To answer this question well, you need to be prepared. Do your research to determine what the company does well, figure out potential improvements, and come up with your recommendations.
Then, think of similar ideas that had positive results in other areas of your career. This will show the interviewer you can actually deliver value with your plans.
Because nobody wants to employ someone who’s all talk.
Right answer: ‘When I was browsing the site, I noticed that there’s no interlinking between the cookery book and kitchen utensil product pages. In my previous position, we had a similar issue where the hiking and waterproof sections shared no digital relationship. I recommended cross-merchandising them to increase the average order value – which it did by 25%. As items in both categories complement each other, I think implementing the same approach would be beneficial’
Wrong answer: ‘I’d put my name all over it’
If you were a tech brand, which one would you be and why?
Of course, the employer could just ask how your values line up with their business (which is essentially what this question looks for), but that would be too easy. And the added layer of complexity is exactly what’s needed to keep you on your feet.
Although interviewers will usually focus on your reasoning rather than the brand you choose, that doesn’t mean it doesn’t matter. Try to pick an industry leading brand, and avoid anything outdated or obsolete – staying away from brands with controversial or negative connotations.
Then, make sure you back up your answer with some well-thought-out character traits that link back to the brand. Don’t forget to research the company’s values beforehand though.
The last thing you want to do is refer to a brand with totally different ideals.
Right answer: ‘I would be Amazon, because I put customer service at the centre of everything I do. I always deliver on time and I’m an early adopter – oh, and I’m prepared to swallow the odd unfavourable review’
Wrong answer: ‘You?’
How would you explain a database to an eight-year-old in three sentences?
This question does more than just test your creativity under pressure.
It focuses on your ability to simplify complex terms (whether it’s ‘database’ or any other concept relevant to your industry), which is an especially valuable skill in an age where digital lexicon can seem like another language to outsiders.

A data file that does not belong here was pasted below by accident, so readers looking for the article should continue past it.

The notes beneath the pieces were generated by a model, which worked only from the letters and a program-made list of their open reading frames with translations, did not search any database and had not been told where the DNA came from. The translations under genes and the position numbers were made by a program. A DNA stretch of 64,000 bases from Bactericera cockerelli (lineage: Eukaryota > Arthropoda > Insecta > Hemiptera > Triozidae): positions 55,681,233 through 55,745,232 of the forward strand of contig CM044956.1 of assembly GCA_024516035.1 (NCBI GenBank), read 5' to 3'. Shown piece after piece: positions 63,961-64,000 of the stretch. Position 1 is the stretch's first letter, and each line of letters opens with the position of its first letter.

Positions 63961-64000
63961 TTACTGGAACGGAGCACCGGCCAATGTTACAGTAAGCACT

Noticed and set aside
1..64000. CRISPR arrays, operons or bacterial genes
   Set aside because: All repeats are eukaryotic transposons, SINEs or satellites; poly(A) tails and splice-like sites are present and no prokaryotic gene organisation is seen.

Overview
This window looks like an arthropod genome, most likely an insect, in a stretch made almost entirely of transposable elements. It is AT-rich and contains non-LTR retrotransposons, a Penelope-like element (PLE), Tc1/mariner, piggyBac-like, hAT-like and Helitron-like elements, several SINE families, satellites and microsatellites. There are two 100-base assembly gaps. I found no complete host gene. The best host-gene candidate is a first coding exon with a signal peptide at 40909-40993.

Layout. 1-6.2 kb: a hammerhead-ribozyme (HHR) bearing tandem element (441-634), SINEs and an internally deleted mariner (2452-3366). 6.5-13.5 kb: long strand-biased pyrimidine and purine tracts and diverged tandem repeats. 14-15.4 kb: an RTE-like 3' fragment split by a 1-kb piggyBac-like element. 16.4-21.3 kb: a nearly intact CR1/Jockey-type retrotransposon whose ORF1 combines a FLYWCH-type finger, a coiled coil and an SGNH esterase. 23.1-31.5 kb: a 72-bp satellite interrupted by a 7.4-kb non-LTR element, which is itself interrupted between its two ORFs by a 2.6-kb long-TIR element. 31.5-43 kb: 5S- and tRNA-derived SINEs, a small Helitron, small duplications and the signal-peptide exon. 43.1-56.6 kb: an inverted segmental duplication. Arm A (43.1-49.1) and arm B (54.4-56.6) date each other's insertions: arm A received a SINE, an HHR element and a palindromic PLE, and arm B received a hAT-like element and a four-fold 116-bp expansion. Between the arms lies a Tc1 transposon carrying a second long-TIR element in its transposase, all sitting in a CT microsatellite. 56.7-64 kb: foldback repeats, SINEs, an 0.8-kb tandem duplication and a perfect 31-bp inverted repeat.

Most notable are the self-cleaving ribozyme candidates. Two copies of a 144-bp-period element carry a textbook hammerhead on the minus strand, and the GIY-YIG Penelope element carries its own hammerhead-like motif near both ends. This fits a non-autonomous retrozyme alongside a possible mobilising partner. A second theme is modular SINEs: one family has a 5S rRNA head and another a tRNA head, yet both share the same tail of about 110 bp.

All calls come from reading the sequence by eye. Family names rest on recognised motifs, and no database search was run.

Whether you’re working with colleagues or customers, clear communication is the key to getting the job done in the most efficient way possible – so it’s no surprise that someone who can turn complicated ideas into easy-to-grasp concepts is in high demand.
The most important thing to remember when answering this question is that the interviewer isn’t testing you on the information itself – they’re testing you on your ability to summarise it.
Right answer: ‘A database is like a toy box, except that the toys are data instead. When you’ve finished playing with your toys, you put them away neatly so you can find them easily the next time you want to play with them. In this way, your toy box is your database, grouping all the different types of toys in a sensible order – so you can quickly find them again’
Wrong answer: ‘Make it ten and you have a deal’
Looking for more interview advice?
Not sure any of these questions will come up? Don’t panic. We’ve got plenty more…
Find out the answers to:
‘What’s your favourite piece of software that you use to help you do your job and why?’
‘How do you manage remote working relationships?’
‘What will tech do for us in the future?’
…and many more by buying James Reed’s book: Why You? 101 Interview Questions You’ll Never Fear Again – which now features 10 brand new tech questions.